End of the line for special rights seekers, Part 2

Part 1 is here.

( January 31, 2008) The 1st U.S. Circuit Court of Appeals yesterday agreed with a judge’s decision last year that a school can expose children to contrary ideas without violating their parents’ rights to exercise religious beliefs.

“Public schools,” wrote Judge Sandra L. Lynch, “are not obliged to shield individual students from ideas which potentially are religiously offensive, particularly when the school imposes no requirement that the student agree with or affirm those ideas, or even participate in discussions about them.”

This seems obvious; public schools, being there for the public, serve children from all kinds of families with all kinds of beliefs. That’s what “the public” is, it includes everybody. It’s a bit startling that anyone would demand that their own beliefs be granted a special status wherein no one may contradict them. We saw demands very much like this in Loudoun in 2005, when some activists demanded that students in our public high schools be banned from expressing affirming views of GLBT people.

This is what the attorneys for David Parker, a Massachusetts parent and anti-gay activist, have argued in Parker’s lawsuit against the Lexington school district (see also If only they could hear themselves). Last February the Parkers’ lawsuit was dismissed, and now their appeal of that decision has been denied in a unanimous ruling (read the full text here).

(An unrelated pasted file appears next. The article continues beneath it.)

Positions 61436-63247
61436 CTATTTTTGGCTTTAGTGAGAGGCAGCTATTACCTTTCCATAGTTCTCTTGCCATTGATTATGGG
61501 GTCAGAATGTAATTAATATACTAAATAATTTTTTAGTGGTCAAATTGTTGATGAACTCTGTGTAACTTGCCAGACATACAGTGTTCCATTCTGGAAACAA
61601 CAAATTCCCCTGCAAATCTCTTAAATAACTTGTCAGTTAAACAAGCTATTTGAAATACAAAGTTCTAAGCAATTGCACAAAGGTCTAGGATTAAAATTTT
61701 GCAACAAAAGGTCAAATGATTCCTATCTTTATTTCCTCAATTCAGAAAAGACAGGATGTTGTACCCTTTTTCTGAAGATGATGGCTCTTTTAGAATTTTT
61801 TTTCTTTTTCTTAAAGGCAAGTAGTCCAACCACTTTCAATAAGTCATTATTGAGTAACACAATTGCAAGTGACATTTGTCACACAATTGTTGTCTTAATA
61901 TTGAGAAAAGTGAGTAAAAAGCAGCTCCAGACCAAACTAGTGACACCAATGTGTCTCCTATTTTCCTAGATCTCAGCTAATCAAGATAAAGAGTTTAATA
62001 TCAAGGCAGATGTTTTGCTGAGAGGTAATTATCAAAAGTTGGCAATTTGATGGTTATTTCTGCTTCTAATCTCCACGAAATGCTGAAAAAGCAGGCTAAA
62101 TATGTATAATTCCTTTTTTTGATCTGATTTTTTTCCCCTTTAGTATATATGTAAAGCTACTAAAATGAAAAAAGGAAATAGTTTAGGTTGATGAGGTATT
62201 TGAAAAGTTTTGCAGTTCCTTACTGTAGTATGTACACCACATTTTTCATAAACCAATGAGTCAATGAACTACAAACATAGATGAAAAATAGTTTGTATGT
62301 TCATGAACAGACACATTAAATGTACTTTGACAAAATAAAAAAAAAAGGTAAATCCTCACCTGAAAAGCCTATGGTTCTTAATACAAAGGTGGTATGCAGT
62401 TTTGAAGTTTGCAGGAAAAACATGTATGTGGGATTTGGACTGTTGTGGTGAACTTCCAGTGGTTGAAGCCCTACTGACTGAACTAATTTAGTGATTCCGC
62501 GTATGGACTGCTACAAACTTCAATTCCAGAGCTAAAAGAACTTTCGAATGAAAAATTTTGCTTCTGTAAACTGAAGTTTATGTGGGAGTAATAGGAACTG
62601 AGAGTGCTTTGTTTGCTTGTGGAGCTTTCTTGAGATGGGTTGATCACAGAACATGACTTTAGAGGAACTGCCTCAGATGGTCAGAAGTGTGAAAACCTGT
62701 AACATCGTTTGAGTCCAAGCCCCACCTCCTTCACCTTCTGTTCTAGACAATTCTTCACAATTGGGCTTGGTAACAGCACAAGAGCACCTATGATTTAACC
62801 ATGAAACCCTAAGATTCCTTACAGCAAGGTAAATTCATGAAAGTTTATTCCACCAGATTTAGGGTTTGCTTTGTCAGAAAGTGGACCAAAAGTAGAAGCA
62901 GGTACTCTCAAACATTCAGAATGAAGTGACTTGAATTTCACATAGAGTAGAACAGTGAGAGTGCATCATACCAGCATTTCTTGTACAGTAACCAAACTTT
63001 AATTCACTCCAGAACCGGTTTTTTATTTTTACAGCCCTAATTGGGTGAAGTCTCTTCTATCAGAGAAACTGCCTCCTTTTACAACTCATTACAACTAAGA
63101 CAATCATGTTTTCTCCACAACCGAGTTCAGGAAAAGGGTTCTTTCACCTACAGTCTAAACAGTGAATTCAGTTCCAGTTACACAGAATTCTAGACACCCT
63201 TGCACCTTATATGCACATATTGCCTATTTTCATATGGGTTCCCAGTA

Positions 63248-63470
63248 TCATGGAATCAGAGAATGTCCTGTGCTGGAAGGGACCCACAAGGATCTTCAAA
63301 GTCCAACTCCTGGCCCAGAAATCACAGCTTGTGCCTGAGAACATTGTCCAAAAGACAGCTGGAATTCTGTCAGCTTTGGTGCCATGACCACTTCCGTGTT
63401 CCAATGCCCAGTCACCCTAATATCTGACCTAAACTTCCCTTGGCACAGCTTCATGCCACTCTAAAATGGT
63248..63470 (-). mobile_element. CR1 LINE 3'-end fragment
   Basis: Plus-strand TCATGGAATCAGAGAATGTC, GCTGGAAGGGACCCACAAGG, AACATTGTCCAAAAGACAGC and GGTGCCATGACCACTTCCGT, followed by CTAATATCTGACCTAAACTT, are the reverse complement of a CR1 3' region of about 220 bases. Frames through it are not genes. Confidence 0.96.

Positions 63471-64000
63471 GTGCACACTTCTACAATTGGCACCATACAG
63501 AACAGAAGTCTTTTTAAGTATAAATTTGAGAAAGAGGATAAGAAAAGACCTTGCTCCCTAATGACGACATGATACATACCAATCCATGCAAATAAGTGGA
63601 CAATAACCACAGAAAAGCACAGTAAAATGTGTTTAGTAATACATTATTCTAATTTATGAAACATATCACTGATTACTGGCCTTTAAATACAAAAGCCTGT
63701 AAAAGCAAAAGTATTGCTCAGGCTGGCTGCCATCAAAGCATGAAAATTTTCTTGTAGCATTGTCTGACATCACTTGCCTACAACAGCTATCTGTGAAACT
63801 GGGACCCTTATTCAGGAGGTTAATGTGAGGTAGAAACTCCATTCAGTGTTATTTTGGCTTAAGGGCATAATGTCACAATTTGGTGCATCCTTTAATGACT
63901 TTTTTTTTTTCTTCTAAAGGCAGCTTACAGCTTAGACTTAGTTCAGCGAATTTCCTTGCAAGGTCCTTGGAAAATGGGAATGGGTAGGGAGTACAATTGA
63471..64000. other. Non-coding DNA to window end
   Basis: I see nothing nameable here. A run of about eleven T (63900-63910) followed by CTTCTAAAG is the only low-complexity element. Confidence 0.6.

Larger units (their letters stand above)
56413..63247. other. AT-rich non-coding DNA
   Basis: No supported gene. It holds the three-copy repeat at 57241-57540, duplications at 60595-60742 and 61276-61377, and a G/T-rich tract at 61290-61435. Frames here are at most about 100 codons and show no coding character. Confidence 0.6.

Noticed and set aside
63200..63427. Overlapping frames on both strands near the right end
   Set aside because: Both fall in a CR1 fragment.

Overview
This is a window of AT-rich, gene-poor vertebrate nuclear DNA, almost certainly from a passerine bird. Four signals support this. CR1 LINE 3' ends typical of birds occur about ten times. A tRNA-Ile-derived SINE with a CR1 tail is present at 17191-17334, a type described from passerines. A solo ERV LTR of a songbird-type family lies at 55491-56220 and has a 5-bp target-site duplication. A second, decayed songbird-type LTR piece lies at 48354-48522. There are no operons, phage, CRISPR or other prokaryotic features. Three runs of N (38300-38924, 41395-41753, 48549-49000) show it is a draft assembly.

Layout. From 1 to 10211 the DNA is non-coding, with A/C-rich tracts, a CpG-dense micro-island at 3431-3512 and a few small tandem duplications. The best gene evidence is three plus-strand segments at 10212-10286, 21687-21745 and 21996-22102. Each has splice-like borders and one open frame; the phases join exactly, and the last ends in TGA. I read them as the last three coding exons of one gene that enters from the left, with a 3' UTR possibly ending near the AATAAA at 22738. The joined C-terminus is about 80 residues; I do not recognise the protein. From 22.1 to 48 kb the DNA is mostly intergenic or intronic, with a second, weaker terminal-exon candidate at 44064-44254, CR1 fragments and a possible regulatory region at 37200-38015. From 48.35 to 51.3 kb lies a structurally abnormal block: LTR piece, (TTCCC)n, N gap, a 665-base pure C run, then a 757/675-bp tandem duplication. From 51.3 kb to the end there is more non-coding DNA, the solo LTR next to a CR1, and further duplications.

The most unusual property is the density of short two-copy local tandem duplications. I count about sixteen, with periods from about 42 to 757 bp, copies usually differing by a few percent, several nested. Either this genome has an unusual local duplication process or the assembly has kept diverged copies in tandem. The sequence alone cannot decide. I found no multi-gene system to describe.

The Parkers insist that if their children are exposed to the idea that other children may have families that don’t look like theirs, they have been stripped of their right to practice their religious beliefs in the upbringing of their children. It’s a strange argument. What religious belief is this, exactly, that is threatened simply by the expression of a different belief? What “rights” under the Free Exercise Clause are violated by the mere presence of other families at a school? Whatever they are, the Parkers intend to present them to the Supreme Court if they can get a hearing.

Here is some history of how this came about, as described in the 2006 lawsuit:

The Administrators agreed to meet with the Parkers to consider their several requests, which appeared related to a picture book entitled “Who’s in a Family?” The book was among several included in a “diversity book bag” that children in the Lexington Public Schools are permitted to take home for parents to read with their child if they wish. The book is designed for young children and includes illustrations of children accompanied by various parent figures, including two individuals of different genders, two individuals of the same gender, grandparents, bi-racial couples, as well as a one-parent family.

In particular, the Parkers requested the Administrators to ensure that in the future, teachers automatically excuse or remove the Parkers’ child when discussions about such issues arise, even if spontaneously…

…The Administrators explained…that implementation of the Parkers’ request was simply not practical, since children could even discuss such matters among themselves at school…

…Mr. Parker made it clear that he would not leave unless his demands were met.